It’s Saturday, October 19, exactly 167 years to-the-day after the first of my ancestors to come to America arrived in the United States at the port of New Orleans, on a ship from Bremen, Germany called Manco. In fact, it was so long ago, Germany wasn’t even a country then. If you’re interested, here’s the copy of the form that was filled out as they entered the United States. It’s unlikely the clerk at the point of entry could understand them well enough to spell their names correctly; and given that it had been spelled so many ways in the records before 1846, it’s likely they didn’t think it mattered too much anyway.
We don’t know exactly why they left Germany to come here, but we think it was to escape military drafts; or perhaps they were being persecuted for their good looks:
I thought of my ancestors as we got up early today to see my daughter, aged 15 for a few more days, off to take the PSAT, and wondered what they’d think if we could explain to them the way things operate these days. And the more things unfolded, the more I thought about it.
Emily couldn’t find her calculator this morning, which is of course an important thing to have for this test. Normally, I’d stress out about things like this, but I instantly realized that it’s not really a big deal, so I shrugged my shoulders and let it slide.
For her the stakes are very low; she’s always done very well on standardized tests, but is probably five percentile points outside the range of National Merit cutoffs. In other words, this is about as low-stakes as this high-stakes test gets. Right now, the extraordinarily selective schools where scores really matter aren’t on her radar, and I doubt they will be when all is said and done. Her outstanding academic performance should speak for itself when she applies to college, and will be supported by scores commensurate with her achievement in the classroom, for the schools who really care about such things.
But I can say that because I know what I know. I thought about all the kids who don’t have parents who have worked in admissions and enrollment for 30 years. For them, all testing is seen as very high-stakes.
Emily, like her brother before her, is a very bright kid, and yet by any measurements–standardized or not–she and her brother are very different people. Both are quiet and thoughtful, with varying degrees of genetic cynicism like their father, and healthy doses of warmth and affection like their mother. One is punctual and the other chronically late; one takes things as they come, while the other is focused and organized and always looking ahead; both have messy rooms, and interest in music; one is a whiz at math, while the other is facile with language and has been bitten by the acting bug. Multiply this by millions of kids, and you have a portrait of high school students in American and around the world.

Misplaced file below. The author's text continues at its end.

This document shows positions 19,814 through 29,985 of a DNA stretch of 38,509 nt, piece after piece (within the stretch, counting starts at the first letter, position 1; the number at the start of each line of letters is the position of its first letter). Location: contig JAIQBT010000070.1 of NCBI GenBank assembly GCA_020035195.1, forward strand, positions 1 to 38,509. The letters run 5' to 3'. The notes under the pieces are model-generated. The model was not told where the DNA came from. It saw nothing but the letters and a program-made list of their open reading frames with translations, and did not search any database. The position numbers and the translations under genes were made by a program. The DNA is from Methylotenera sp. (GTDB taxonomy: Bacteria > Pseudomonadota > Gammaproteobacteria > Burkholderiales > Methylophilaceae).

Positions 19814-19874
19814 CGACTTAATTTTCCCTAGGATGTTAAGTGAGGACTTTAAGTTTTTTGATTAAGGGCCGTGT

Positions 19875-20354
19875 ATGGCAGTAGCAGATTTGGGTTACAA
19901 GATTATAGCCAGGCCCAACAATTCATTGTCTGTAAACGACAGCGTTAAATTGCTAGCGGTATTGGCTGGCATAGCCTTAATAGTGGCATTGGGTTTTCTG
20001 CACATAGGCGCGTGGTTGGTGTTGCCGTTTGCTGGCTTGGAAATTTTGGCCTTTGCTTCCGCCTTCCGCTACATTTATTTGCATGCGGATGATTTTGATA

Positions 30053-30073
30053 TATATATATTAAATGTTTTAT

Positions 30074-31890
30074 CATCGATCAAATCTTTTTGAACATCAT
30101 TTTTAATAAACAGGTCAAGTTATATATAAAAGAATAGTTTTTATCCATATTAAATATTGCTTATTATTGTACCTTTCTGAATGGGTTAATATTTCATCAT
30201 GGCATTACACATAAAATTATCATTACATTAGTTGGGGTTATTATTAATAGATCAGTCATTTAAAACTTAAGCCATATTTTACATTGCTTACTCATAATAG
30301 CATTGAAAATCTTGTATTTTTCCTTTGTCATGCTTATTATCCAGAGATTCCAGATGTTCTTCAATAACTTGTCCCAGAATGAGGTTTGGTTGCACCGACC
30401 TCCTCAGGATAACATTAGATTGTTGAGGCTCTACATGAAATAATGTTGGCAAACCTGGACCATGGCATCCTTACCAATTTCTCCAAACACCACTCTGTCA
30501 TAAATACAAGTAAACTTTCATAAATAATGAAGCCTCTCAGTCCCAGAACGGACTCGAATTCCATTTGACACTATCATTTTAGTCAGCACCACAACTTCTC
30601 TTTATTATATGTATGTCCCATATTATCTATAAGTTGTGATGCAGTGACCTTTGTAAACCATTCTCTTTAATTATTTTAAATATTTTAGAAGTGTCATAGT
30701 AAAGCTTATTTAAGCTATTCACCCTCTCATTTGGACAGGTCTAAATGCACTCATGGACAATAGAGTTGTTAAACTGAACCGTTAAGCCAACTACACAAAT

And yet, we send all of them–future artists and chemists and actors and financial analysts and doctors and engineers–off to take a single test written by someone who has never met them; someone who has never taught them a class; someone who has never had the opportunity to see how they excel. It is the most sterile, and in some ways, the most inappropriate use of the word assessment one might encounter.
We send them to take a test that purports to measure something important about them and all the other kids who are in, or who have gone through, high school. Perhaps it does measure something important, if you consider the ability to pick the right–or most correct-answer from four given. We all know that’s not at all like real life (where you’re not even always sure of the question, let alone given the range of discrete answers), but if given the choice, we’d probably all want to have that skill just in case; if nothing else, being able to eliminate wrong answers might come in handy if you’re ever on Let’s Make a Deal.
It’s important, however, to remember that the creator of the multiple-choice assessment considered the tests to be measures of lower-order thinking skills, despite their current reputation to the contrary. Now these tests are used not just to evaluate students but even entire school districts, as this email from my kids’ school points out. And tests created by someone who’s never taught my kids drives how my kids are taught:
When the scores come in, we’ll look at them, of course. And when the mail arrives in bushel baskets, we’ll sort through it all, lingering fondly over some, and sending some unopened to the recycle bin. But we’ll never define a complex human being by scores on a three-hour test on a Saturday morning; my earnest hope is that our kids don’t allow that to happen to themselves.